OpenJurist

198 F3d 713 United States of America v. Carlton Bernard Brown

198 F.3d 713 (8th Cir. 1999)

UNITED STATES OF AMERICA, APPELLEE,
v.
CARLTON BERNARD BROWN, APPELLANT.

No. 99-3115

UNITED STATES COURT OF APPEALS FOR THE EIGHTH CIRCUIT

Submitted: December 7, 1999
December 23, 1999

Appeal from the United States District Court for the District of Minnesota.

Before McMILLIAN, Richard S. Arnold, and Hansen, Circuit Judges.

Per Curiam.

1

Carlton Bernard Brown admitted violating the conditions of his supervised release, and the district court1 revoked it and sentenced Brown to 18 months imprisonment. On appeal, Brown argues that the court was unaware of its discretion to impose a sentence shorter than the 18-to-24-month prison term recommended by U.S. Sentencing Guidelines Manual § 7B1.4(a), p.s. (1998), and that U.S. Sentencing Guidelines Manual § 7B1.3(f), p.s. (1998)--recommending that the revocation sentence be served consecutively to any prison term imposed for the conduct forming the basis of the revocation--is invalid because it conflicts with federal statutes such as 28 U.S.C. §§ 991(b)(1)(B) and 994(f), which require the Sentencing Commission to avoid unwarranted sentencing disparities.

2

As to Brown's first argument, we note that the policy statements in Chapter 7 of the U.S. Sentencing Guidelines Manual regarding supervised release violations are advisory, rather than binding, on the district court. See United States v. Shaw, 180 F.3d 920, 922 (8th Cir. 1999) (per curiam). Because we find no evidence in the record suggesting that the court was unaware that it was not bound by the policy statement's recommended range of imprisonment, and because Brown stressed to the court the non-binding nature of the policy statements, we conclude that the court was aware of its discretion to deviate from them. See United States v. Otto, 176 F.3d 416, 418 (8th Cir. 1999) (court is presumed to know and apply the law).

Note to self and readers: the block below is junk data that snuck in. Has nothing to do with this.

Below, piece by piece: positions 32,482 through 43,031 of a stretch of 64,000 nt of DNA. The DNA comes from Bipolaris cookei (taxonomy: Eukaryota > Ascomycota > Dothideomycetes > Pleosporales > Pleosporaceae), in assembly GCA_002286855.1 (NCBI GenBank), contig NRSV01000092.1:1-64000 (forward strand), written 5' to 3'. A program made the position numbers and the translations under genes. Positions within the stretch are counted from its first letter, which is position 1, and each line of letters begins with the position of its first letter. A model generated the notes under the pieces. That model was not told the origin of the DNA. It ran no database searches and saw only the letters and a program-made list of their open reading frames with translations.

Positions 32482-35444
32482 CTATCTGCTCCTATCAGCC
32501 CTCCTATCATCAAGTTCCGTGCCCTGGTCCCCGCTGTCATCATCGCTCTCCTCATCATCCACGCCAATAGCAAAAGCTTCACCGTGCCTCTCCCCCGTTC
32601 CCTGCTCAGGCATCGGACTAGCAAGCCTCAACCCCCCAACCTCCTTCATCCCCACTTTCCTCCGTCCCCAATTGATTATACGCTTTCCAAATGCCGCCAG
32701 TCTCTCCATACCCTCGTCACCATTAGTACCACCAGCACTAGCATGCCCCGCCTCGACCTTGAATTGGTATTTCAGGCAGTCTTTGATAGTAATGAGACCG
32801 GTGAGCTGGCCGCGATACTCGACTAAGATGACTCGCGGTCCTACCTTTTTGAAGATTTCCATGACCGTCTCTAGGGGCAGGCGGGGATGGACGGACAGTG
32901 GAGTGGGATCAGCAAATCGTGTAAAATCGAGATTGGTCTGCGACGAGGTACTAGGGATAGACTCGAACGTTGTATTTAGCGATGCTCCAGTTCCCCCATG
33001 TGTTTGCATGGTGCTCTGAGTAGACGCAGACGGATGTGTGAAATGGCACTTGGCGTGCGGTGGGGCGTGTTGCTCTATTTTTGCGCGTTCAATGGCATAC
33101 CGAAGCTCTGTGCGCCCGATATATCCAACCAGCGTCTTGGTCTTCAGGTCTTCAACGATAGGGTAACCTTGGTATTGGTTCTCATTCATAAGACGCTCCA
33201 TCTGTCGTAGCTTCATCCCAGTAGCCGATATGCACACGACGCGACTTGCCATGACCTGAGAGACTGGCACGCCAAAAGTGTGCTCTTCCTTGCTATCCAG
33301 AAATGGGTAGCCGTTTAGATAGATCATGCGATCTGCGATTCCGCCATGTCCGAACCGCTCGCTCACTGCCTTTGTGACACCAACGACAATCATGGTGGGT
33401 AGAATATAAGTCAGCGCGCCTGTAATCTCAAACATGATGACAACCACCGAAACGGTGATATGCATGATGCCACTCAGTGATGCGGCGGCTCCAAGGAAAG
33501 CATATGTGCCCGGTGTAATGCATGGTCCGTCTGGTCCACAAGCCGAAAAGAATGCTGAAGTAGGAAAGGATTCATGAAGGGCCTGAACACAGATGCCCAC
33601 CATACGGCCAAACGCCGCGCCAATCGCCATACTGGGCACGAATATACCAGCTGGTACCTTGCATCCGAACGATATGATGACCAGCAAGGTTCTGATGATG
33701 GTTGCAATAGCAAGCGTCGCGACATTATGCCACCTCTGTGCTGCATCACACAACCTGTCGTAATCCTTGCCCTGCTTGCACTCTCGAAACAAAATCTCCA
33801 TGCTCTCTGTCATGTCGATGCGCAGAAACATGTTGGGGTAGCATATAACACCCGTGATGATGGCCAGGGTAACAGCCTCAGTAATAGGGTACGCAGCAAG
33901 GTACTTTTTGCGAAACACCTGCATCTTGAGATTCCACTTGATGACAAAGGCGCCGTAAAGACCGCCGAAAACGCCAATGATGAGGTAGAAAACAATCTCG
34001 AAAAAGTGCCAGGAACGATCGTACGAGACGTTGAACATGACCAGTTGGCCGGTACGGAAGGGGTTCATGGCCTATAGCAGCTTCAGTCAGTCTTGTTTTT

3

Because Brown's second argument was not presented below, we are limited to reviewing for plain error. See United States v. Montanye, 996 F.2d 190, 192 (8th Cir. 1993) (en banc). To warrant reversal under this standard of review, an error must be "clear under current law" and must have "affected [the defendant's] substantial rights." See id. Brown has not directed our attention to any caselaw invalidating section 7B1.3(f) on the grounds he asserts, and we are aware of none. Moreover, any invalidity in section 7B1.3(f) would not have affected Brown's substantial rights because the section is merely advisory, and the district court was free to disregard it. For these reasons, we conclude that the court did not plainly err.

4

Accordingly, we affirm the judgment of the district court.

NOTE:

1

The Honorable Paul A. Magnuson, Chief Judge, United States District Court for the District of Minnesota.